Resource

Sharecropping in a Depression

Photographs of women sharecroppers taken by agents of the Farm Security Administration.

Sharecropper’s wife chopping cotton

Lee Russell (photographer), Sharecropper’s wife chopping cotton, Southeast Missouri Farms Project, May 1938. Farm Security Administration; Office of War Information Photograph Collection, Library of Congress, Washington, D.C.

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Sharecropper and his wife stripping and grading tobacco

Marion Post Wolcott (photographer), Sharecropper and his wife stripping and grading tobacco. Near Carr, North Carolina, September 1939. Farm Security Administration; Office of War Information Photograph Collection, Library of Congress, Washington, D.C.

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Tobacco sharecropper’s wife disposing of dishwasher

Dorothea Lange (photographer), Tobacco sharecropper’s wife disposing of dishwasher. Person County, North Carolina, July 1939. Farm Security Administration; Office of War Information Photograph Collection, Library of Congress, Washington, D.C.

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Sharecropper wife preparing midday meal

Lee Russell (photographer), Southeast Missouri Farms. Sharecropper wife preparing midday meal, May 1938. Farm Security Administration; Office of War Information Photograph Collection, Library of Congress, Washington, D.C.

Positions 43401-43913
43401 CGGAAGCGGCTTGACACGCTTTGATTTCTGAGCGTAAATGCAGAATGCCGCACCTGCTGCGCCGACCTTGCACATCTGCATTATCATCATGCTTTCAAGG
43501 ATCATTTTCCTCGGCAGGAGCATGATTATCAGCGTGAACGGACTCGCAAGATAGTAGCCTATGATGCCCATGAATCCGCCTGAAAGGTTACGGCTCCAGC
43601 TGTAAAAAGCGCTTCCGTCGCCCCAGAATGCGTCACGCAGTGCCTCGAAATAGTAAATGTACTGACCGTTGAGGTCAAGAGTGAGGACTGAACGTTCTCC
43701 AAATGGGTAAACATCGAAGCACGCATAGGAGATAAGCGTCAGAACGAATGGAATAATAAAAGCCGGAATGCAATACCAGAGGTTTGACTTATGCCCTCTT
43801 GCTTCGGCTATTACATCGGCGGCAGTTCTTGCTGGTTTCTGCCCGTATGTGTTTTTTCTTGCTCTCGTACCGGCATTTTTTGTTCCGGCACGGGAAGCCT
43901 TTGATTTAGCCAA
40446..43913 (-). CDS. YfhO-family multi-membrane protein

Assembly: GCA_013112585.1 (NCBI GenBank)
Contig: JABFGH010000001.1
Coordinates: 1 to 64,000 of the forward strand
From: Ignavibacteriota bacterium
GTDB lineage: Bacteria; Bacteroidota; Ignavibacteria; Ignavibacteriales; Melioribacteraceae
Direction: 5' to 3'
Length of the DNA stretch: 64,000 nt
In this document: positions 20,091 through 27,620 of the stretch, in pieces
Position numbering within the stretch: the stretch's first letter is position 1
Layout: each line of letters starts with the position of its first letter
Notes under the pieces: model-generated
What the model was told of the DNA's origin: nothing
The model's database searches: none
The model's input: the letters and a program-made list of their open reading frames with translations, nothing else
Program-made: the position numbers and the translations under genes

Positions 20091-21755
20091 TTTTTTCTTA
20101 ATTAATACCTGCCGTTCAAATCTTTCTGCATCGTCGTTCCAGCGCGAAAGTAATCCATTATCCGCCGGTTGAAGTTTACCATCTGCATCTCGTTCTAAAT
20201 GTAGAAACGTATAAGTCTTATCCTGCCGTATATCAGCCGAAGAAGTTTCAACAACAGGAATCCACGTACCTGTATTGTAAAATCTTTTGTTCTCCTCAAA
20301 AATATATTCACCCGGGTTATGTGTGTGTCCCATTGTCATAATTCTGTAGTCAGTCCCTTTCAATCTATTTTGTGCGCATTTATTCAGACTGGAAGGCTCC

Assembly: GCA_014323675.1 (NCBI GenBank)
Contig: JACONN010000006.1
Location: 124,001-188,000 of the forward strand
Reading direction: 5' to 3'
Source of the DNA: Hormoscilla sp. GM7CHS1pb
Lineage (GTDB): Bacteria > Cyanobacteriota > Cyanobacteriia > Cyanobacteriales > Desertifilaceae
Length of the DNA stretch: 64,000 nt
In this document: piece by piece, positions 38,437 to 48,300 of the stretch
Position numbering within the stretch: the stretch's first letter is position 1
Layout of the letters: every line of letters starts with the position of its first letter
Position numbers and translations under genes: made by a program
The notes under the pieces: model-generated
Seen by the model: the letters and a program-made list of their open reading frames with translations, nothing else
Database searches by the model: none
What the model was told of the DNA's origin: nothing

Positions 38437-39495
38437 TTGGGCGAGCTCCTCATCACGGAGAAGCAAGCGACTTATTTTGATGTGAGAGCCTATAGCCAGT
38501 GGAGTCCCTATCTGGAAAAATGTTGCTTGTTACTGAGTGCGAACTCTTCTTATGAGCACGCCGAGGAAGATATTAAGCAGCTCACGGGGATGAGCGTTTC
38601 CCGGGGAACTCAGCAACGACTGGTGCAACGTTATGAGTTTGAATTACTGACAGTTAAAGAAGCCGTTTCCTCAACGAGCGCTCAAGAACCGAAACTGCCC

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Wife of sharecropper putting baby to sleep near Pace, Mississippi

Lee Russell (photographer), Wife of sharecropper putting baby to sleep near Pace, Mississippi. Background photo, Sunflower Plantation, January 1939. Farm Security Administration; Office of War Information Photograph Collection, Library of Congress, Washington, D.C.

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Wife and child of sharecropper near Gaffney, South Carolina

Dorothea Lange (photographer), Wife and child of sharecropper near Gaffney, South Carolina, 1938. Farm Security Administration; Office of War Information Photograph Collection, Library of Congress, Washington, D.C.

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Wife and child of young sharecropper in cornfield beside house

Dorothea Lange (photographer), Wife and child of young sharecropper in cornfield beside house. Hillside Farm, Person County, North Carolina, 1939. Farm Security Administration; Office of War Information Photograph Collection, Library of Congress, Washington, D.C.

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Wife of a Mexican sharecropper near Bryan, Texas